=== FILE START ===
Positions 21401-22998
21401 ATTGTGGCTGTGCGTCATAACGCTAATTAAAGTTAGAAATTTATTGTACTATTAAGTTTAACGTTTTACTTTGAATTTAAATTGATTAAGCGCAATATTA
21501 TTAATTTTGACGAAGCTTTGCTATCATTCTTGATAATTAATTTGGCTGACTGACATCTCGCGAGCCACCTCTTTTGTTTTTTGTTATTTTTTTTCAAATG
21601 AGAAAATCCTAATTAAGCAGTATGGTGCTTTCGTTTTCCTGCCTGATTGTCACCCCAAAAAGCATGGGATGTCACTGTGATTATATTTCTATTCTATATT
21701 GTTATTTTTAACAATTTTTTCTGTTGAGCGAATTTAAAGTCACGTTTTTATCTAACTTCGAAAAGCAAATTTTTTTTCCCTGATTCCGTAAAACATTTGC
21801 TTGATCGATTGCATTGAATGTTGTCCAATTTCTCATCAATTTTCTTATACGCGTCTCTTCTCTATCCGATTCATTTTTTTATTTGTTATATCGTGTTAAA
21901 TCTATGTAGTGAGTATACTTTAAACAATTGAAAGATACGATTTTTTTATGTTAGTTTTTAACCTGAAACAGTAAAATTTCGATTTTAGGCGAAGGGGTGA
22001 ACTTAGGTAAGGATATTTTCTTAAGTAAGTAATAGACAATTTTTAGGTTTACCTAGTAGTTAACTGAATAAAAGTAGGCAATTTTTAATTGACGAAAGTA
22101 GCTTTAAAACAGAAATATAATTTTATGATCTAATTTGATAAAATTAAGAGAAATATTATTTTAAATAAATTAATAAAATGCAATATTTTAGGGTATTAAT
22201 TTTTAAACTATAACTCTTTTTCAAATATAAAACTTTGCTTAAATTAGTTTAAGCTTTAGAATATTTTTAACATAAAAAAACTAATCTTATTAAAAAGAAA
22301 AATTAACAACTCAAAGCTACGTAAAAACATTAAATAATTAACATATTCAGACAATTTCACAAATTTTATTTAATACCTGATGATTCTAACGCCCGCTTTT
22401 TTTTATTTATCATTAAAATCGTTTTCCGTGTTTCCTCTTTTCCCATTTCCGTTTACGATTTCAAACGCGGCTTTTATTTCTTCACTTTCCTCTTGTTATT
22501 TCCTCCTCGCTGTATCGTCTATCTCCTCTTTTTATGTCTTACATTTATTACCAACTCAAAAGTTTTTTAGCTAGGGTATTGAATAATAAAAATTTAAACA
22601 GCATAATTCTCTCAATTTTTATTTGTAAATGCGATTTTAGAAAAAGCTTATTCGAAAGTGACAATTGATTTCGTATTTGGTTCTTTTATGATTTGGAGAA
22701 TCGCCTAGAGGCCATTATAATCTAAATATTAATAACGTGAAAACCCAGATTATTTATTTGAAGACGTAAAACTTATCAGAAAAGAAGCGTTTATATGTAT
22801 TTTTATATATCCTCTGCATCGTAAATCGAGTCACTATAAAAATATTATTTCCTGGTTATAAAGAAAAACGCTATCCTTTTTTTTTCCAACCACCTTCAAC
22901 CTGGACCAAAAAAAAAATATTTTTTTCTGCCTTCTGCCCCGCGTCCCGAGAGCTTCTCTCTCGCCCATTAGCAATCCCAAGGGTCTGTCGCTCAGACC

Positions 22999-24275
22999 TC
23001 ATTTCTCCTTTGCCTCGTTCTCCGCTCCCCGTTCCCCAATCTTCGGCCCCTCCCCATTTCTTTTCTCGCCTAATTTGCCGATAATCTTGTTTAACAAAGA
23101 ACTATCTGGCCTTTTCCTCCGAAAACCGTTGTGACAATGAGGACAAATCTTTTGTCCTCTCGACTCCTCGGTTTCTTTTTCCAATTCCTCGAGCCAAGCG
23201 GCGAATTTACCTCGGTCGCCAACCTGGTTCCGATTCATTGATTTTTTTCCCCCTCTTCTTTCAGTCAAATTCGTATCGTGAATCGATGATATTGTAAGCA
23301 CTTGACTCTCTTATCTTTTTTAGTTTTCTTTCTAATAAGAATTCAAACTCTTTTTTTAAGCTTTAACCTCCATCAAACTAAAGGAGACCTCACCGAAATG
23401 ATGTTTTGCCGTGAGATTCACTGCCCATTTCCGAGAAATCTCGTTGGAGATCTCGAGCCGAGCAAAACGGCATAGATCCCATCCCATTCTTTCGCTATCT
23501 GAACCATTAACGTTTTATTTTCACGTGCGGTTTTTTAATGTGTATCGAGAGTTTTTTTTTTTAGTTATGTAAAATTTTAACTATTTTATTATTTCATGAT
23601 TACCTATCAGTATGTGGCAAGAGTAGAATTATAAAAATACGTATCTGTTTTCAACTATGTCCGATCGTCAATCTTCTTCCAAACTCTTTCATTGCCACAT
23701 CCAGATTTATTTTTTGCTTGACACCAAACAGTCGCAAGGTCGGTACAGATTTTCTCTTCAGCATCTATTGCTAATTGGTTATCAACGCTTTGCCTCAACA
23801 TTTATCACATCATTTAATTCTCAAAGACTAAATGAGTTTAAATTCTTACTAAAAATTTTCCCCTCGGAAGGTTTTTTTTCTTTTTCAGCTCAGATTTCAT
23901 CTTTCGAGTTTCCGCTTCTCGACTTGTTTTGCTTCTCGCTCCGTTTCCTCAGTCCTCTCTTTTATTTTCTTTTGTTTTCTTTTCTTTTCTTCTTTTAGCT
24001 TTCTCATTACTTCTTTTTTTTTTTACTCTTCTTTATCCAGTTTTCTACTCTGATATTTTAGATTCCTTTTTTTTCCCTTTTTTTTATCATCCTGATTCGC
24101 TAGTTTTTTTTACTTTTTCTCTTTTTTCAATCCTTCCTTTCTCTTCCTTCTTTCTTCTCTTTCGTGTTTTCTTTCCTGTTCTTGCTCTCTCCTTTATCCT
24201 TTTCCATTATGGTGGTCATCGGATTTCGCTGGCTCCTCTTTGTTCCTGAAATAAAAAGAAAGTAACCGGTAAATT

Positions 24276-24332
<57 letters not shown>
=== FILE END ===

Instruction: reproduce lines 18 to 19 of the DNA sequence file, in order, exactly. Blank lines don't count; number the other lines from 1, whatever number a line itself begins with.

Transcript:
Positions 22999-24275
22999 TC